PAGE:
Citywire for Financial Professionals
Stay connected:

View the article online at

Smart Investor: ABF – a good example of a share to avoid

Sometimes it is helpful looking at why a stock is not attractive. Associated British Foods  (ABF), whose brands include store-cupboard stalwarts Kingsmill, Ovaltine, Patak’s and Twinings, may sound like a defensive company but its numbers just don't add up. Smart Investor explains why.


ABF shares are unattractive at the current price. Sure, the company is fundamentally sound, debt levels are low, interest cover is adequate and it enjoys a substantial economic moat. In addition, it has been profitable in each of the past five years, with a fairly impressive annualised growth rate to boot.

However, a below index average yield, a rich P/E, disappointing free cash flow and, in particular, a low ROE mean that it is simply not attractive enough to warrant investment.

Sign in / register to view full article on one page

12 comments so far. Why not have your say?

alan franklin

Jul 13, 2012 at 07:10

Its is a possessive pronoun; it modifies a noun.

It's is a contraction of it is or it has. The apostrophe takes the place of a letter or letters.

Smart Investor should learn that when he writes about "its numbers" he shouldn't put an apostrophe between "it's" - writing it like that means "it is."

In that event the missing character would be indicated by the apostrophe - as in "shouldn't" ( should not.)

Please take a smarter English course.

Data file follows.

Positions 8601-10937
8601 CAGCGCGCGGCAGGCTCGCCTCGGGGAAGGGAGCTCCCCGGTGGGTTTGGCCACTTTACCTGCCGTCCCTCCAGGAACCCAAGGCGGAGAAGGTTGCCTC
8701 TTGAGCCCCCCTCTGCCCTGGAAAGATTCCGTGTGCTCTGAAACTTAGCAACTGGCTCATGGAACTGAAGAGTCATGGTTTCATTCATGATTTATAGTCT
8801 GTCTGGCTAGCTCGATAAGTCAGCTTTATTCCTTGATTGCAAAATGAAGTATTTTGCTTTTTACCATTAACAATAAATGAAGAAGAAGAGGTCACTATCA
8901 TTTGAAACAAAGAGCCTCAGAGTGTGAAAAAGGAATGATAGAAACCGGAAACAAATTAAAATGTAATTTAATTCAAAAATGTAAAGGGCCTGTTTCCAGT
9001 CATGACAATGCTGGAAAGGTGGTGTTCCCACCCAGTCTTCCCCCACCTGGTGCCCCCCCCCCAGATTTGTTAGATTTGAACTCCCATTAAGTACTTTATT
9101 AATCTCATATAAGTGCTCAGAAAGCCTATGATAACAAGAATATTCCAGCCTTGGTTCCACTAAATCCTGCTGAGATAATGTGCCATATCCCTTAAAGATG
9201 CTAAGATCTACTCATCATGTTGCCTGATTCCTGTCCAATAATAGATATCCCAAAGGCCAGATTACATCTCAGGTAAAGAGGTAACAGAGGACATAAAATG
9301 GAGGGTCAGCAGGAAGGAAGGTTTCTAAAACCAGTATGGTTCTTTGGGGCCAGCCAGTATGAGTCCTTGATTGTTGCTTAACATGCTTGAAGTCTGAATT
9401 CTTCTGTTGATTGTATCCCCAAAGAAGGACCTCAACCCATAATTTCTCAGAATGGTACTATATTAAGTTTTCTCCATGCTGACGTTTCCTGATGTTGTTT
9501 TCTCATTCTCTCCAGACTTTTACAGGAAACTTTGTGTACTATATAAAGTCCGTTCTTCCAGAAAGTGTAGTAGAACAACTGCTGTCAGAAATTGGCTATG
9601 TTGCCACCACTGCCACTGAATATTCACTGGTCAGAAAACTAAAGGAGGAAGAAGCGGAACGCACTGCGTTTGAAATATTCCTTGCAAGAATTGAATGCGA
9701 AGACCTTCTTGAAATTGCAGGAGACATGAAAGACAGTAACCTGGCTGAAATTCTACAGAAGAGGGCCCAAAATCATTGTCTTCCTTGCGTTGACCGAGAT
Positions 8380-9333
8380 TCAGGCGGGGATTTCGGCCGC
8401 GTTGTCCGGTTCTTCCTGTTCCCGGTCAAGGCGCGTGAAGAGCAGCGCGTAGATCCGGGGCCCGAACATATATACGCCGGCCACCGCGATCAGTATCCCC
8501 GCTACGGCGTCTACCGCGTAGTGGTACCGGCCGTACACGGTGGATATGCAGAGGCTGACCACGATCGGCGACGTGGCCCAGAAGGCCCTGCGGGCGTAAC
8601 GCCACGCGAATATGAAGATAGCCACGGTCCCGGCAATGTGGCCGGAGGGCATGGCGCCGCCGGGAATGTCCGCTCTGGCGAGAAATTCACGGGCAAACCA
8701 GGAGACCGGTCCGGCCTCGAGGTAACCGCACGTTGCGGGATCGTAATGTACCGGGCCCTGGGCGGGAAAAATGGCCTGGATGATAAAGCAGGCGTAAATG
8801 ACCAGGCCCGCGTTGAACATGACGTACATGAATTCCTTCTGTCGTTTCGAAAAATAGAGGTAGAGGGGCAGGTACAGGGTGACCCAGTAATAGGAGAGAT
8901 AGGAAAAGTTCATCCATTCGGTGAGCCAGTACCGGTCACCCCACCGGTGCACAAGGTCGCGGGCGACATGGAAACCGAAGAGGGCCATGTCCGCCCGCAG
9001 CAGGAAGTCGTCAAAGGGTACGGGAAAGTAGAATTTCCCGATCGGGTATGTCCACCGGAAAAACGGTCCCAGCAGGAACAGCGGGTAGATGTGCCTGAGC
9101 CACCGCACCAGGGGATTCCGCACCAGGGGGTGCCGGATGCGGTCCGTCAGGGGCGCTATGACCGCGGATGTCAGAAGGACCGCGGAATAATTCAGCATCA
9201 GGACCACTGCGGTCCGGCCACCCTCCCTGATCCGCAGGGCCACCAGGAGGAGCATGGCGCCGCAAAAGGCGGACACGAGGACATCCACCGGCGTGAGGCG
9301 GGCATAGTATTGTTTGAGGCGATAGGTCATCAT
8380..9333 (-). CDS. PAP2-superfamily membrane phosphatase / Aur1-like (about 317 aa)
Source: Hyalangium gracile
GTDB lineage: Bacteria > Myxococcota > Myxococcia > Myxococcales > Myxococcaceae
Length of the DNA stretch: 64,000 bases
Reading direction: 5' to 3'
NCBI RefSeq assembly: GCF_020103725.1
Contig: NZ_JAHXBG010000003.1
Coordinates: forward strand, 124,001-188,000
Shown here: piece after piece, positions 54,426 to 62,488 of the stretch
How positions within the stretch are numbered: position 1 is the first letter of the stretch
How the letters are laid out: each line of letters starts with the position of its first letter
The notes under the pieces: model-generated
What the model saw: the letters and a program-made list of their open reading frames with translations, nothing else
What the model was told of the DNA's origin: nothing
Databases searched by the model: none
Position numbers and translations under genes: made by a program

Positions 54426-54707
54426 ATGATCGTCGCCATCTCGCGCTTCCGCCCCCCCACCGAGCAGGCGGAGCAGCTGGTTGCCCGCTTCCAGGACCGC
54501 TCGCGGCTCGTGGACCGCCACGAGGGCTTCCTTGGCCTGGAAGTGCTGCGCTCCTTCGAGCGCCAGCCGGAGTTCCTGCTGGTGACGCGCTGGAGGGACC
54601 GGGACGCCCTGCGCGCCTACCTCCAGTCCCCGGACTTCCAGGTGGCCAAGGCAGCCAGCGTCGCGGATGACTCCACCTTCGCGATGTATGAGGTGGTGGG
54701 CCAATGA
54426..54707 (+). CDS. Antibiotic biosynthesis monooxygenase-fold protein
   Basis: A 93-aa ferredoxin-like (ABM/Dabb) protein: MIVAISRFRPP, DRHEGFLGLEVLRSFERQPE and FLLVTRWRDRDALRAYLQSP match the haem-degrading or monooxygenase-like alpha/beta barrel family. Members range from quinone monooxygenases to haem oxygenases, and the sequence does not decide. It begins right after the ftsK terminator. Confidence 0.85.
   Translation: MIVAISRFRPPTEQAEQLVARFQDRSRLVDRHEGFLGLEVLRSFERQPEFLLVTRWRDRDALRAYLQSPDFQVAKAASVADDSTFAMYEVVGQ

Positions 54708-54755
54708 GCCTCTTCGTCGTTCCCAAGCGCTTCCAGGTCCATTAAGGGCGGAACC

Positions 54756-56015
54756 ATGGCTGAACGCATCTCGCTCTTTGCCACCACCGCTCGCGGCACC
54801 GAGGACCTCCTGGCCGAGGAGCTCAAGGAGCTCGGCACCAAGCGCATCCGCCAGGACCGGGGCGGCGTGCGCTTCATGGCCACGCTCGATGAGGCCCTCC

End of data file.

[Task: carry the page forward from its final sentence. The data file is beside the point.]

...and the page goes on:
report this

Harry Brooks (Citywire)

Jul 13, 2012 at 08:41

Thanks Alan, that's been corrected now. To be fair to Smart Investor, the mistake was introduced after he submitted his copy.

report this


Jul 13, 2012 at 09:11

Mr. Market would not agree with you. It is a top performer in my virtual portfolio of defensive stocks.

Firstly: It must be accepted that food processing, and wholesale supply are low margin. Always have been. That is why the decision was made to improve the business model by expanding into retail clothes, where margins are much higher.

Secondly: I think it is important to point out that the founders, The Weston family have held executive and consultative roles throughout the company's distinguished development.

Thirdly: No matter what happens to the world's economy, people must eat, so I cannot think of a more solid business to invest in.

Fourthly: When the company changed its branding to Kingsmill, the resulting products were not high standard, but a lot of work was put in and the varieties of bread which they now offer are much improved. I would rank them amongst the best.

Finally: The company has been steadfastly innovative and expansionary, I see no reason why this trend will not continue.

report this

William Phillips

Jul 13, 2012 at 09:40

The payout ratio and yield are low because the Westons don't want highly taxed dividend income, but that may not always be so as share stakes become diffused down the generations.

Writing a long deprecation of ABF's present valuation while barely discussing Primark, one of the most brilliant retail success stories of the last decade, seems unduly myopic unless every share in a portfolio is to be bought and sold on a one-year outlook.

report this

Jeremy Bosk

Jul 13, 2012 at 09:45

Smart Investor argues on financial valuation grounds more than brands. Having it both ways, I suggest that price conscious consumers will increasingly avoid brands for own label and no name products. Primark is a well known brand but is known for cheap and nasty rather than quality. Wear it once, as cheap imitation fashion, then throw it away is a limited market.

report this

Ivor Nestegg

Jul 13, 2012 at 09:48

From my point of view, the fact of the matter is that this is one of the best performing shares in my portfolio at present. Up by 18% in the last year compared with a fall of 9% for the FTSE100 over the same period.

Quid nunc?